Three Ways to Short the Market
A menagerie of options strategies called zebras, lizards and spreads can help investors profit from a continued decline in stock prices in the new year
Active investors have become accustomed to managing their portfolios during up-trending markets. But after a turbulent year in 2022, they may be ready to bet prices for stocks, bonds and nearly every other asset class will continue to decline in 2023.
With that in mind, let’s examine three strategies for taking advantage of a downward market.
First, investors who want a short stock position but don’t have the capital or don’t want to allocate 50% of the stock value, can choose a capital-efficient alternative called a put ZEBRA.
It stands for zero extrinsic back ratio spread, and it doesn’t decay over time the way a normal long put option does.
The put ZEBRA consists of selling one at-the-money (ATM) put with a delta of 50 and buying two in-the-money (ITM) puts with deltas of 70. The ATM put is all extrinsic value, and the ITM puts are part extrinsic and part intrinsic value.
By combining the two positions, investors take advantage of the leverage from options without having to suffer the time decay that normally occurs with long options.
This trade is routed for a debit, meaning investors must pay to enter the trade. From a capital efficiency standpoint, they can place a put ZEBRA in SPY, the S&P 500 ETF (exchange-traded fund), for $2,800, whereas an equivalent short position of SPY shares would consume $15,000 in buying power.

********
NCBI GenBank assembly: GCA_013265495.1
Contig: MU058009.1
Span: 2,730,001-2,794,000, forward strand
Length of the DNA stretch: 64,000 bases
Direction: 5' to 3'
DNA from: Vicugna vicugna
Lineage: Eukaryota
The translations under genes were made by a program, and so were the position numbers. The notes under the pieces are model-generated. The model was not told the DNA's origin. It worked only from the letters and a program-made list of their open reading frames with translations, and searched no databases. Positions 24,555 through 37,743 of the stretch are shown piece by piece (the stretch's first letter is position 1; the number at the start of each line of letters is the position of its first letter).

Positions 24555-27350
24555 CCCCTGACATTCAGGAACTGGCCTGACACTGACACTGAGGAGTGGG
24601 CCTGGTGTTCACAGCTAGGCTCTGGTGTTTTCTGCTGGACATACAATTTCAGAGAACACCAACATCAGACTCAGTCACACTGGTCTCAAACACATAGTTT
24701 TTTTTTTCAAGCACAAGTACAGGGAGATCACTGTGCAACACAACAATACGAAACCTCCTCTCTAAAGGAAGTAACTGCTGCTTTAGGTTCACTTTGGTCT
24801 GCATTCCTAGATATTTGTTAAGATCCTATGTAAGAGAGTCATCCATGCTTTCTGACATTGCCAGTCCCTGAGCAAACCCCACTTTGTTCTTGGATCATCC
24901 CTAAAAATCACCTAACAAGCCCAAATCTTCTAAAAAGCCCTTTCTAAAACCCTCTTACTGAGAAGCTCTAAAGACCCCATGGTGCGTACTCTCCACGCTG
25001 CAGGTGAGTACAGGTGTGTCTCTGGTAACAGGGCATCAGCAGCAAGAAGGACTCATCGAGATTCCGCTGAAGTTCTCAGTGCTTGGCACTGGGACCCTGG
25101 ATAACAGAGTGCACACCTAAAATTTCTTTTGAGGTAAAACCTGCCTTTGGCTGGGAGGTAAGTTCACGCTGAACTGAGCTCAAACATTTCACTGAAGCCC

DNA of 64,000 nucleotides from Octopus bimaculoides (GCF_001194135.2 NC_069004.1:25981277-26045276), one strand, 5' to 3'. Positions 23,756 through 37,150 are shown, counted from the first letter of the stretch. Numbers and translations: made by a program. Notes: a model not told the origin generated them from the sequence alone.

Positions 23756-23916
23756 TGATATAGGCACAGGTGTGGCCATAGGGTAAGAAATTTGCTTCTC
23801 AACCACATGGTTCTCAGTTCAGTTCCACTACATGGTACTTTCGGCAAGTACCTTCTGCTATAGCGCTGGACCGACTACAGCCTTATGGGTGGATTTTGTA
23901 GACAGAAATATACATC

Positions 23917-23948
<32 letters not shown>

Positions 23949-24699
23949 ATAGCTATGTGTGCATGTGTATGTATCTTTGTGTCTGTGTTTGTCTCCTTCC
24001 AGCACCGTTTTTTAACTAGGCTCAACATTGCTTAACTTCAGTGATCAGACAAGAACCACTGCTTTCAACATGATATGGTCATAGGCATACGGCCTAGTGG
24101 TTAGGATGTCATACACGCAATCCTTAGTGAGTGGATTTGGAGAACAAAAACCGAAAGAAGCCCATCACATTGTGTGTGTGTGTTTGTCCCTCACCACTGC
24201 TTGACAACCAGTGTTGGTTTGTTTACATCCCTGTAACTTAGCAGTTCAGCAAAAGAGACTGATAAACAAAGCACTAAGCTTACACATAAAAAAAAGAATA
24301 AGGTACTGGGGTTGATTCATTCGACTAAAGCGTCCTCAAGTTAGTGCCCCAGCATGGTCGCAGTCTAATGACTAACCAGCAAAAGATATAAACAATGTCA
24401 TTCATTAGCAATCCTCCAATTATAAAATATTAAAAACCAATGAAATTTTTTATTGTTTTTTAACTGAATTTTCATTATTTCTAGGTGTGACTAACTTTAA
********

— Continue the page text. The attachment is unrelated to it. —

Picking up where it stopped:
Another strategy for those looking to remain net premium sellers instead of buyers is the reverse jade lizard. It operates much like a strangle but removes the risk from one side of the trade, thus becoming more directional.
It’s constructed by selling an out-the-money (OTM) call and then selling an OTM put spread. As long as the net credit collected is greater than the width of the put spread, this trade has virtually no risk to the downside.
Because of the short call, this strategy carries net negative delta, meaning investors realize a profit if the underlying goes down.
In IWM, the Russell 2000 ETF, an investor could place a reverse jade lizard by selling the 30 delta call and put and buying the 25 delta put to limit the risk to the downside. The trade would collect $4.30, and the width between the 30 delta put and the 25 delta put is $4.00. So, even if the underlying goes past the long put, the trade will make a small profit.
Bearish investors looking for a higher probability of profit may want to consider the call ratio spread. It’s created by buying one call closer to the stock price and then selling two calls farther from the stock price.
The two short calls must combine to collect more credit than the investor spends for the long call, creating a trade that can profit in any direction—otherwise known as an omnidirectional trade. In other words, if the stock goes up, down or sideways, investors have an opportunity to make money.
Because this strategy is ultimately long a call spread and short a call, the risk is to the upside and the breakeven can be calculated by adding the net credit to the strike of the short calls.
The trade realizes maximum profit if the stock goes up slightly, but the directional bias as seen by delta is still negative, meaning investors would prefer the stock decreases in value.
In QQQ, the Nasdaq-100 ETF, investors can create a call ratio spread by buying one 30 delta call and selling two
25 delta calls. They can place that trade for a $3.50 credit with no downside risk and an upside breakeven 8% above the current price.
Eddie Rajcevic, a member of the tastytrade research team, serves as co-host of the network’s Crypto Corner and Crypto Concepts. @erajcevic11